“I was in the big concentration camps in Germany. I must truthfully state that in no camp have I ever seen anything that might have resembled gas chambers.“
Richard Baer, the last commander at Auschwitz (from 1943) and therefore the most important witness, of whom the Parisian weekly “Rivarol” reported that he could not be dissuaded from his insistence that;
”during all the time he was in Auschwitz, he had never seen gas chambers, nor had he known that any existed.“
Commander Baer died suddenly on June 17th, 1963 whilst being held under investigation, although two weeks previous to this he had been given a clean bill of health.
I never made a secret of my having been at Auschwitz. When asked about the destruction of jews, I answered that I knew nothing about that. I simply marvelled at how quickly the populace was willing to accept and believe the stories about these mass gassings, without any apparent resistance.
As a result of a war injury in 1940 I developed a severe case of chronic sinus. The slightest cold put me back in hospital. The Autumn of 1942 brought an official medical finding: service on the home front. I filed a request for furlough to attend a higher agricultural school and did so in 1942/43. In the spring of 1943 a commander of Army Headquarters came to our school to solicit agrarians willing to go to the Ukraine to raise india rubber plants. I applied and was accepted.
A mobile war needs vehicles, and vehicles need tires, and tires are made from rubber. Of course there is synthetic rubber, made from carbon, lime and sulphur, called “buna.” But without the addition of natural India rubber to the mixture, it cannot be produced as there is then no cohesion. The Russians, in their attempt to become self-sufficient (in our case this was called preparation for war), had systematically searched their whole flora for plants that contained India rubber . . . and found some — among others, one called Kok Sagis, a close relation of the dandelion. The white latex in its roots contains India rubber. This became very important to carrying on the war. The motorized vehicles branch at HQ had organized departments for the cultivation, utilization and research of plants with India rubber content. After a short training period I was sent to the Ukraine to supervise the planting and cultivation of India rubber bearing plants. I had never seen a Kok Sagis plant, but practical work and assistance from some Russian agrarians soon provided the necessary knowledge.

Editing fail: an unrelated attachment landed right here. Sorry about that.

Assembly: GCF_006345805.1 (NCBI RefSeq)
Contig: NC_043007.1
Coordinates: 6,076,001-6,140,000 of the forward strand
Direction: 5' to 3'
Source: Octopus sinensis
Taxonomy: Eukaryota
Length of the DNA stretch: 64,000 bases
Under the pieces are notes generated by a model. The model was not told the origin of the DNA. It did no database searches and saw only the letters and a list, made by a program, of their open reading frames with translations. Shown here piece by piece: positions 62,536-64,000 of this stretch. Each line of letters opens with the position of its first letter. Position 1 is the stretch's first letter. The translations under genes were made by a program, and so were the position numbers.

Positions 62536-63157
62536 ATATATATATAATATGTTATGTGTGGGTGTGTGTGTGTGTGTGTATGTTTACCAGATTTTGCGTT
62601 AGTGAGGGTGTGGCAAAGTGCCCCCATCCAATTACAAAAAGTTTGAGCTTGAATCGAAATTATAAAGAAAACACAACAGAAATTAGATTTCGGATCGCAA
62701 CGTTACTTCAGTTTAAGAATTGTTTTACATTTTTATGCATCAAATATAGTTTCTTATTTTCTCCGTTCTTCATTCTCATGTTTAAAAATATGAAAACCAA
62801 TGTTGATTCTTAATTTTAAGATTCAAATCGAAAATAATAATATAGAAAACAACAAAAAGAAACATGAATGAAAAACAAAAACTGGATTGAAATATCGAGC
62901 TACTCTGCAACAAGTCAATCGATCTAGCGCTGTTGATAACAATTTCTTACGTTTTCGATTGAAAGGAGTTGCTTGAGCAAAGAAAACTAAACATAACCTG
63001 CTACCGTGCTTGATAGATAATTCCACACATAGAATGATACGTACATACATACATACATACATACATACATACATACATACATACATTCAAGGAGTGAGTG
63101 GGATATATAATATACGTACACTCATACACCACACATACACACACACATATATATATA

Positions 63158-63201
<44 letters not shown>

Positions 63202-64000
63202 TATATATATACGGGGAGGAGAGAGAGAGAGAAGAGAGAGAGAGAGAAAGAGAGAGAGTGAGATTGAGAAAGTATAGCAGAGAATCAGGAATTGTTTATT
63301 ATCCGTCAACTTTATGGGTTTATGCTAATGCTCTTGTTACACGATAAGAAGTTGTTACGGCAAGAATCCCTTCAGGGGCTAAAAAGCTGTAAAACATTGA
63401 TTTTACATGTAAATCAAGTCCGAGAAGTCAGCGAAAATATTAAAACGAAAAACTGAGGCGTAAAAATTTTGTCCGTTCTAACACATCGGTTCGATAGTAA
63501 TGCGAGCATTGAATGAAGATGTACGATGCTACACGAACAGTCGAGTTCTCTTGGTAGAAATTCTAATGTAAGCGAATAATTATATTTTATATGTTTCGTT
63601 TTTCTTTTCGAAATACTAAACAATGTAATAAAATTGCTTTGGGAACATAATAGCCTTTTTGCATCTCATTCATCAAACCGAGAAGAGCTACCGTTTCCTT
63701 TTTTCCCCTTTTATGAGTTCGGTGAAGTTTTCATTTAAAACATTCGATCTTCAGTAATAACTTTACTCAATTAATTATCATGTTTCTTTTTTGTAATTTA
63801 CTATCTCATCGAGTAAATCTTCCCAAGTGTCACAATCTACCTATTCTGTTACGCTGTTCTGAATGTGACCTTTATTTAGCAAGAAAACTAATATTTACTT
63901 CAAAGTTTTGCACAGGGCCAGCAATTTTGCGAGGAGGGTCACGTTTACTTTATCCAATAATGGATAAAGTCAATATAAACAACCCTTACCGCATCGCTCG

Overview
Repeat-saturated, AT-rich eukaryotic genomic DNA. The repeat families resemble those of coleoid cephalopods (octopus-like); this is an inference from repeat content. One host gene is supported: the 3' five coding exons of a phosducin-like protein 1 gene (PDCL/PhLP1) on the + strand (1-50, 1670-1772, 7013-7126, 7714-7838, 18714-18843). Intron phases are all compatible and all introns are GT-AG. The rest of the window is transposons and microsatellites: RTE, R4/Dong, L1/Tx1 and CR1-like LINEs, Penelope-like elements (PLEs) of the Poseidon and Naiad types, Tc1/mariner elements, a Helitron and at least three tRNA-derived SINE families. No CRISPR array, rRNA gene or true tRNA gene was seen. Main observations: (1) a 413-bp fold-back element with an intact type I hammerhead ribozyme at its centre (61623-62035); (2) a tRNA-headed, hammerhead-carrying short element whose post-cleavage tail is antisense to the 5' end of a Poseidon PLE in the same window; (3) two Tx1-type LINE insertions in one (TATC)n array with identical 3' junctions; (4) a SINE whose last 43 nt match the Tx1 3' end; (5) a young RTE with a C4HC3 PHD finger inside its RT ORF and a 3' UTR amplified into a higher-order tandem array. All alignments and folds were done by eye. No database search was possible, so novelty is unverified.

In 1943 we lost the Ukraine, and early In 1944 I was transferred to the department of plant cultivation at the Kaiser Wilhelm Institute. This institute had established a branch at Auschwitz, so I went there, and only on my way did I learn that it was a concentration camp. When relating my experiences at Auschwitz, I have some doubts as to whether I should mention names of former colleagues who today are still alive and with whom I still maintain contact. I know that I myself must be prepared for reprisals for breaking the silence. I am now ready to accept these … and in part already have had to do so.
Life In the Camp
It was cold and windy when I arrived at the railroad station of Auschwitz on January 15, 1944. I wondered whether to go by horse and carriage, but decided to walk. Leaving my baggage at the station, I asked my way to the camp. Actually the camp, consisting of barracks, that were ugly but massively built, was very near. The first thing I noticed was the inscription over the gate “ARBEIT MACHT FREI“, (“Work will set us Free“). I was surprised to see so many inmates of the camp walk around unguarded. Later I learned that the camp, surrounded with an electrified barbed wire fence was under guard only at night. There were guards posted outside the grounds, however, who were pulled in at night after roll call.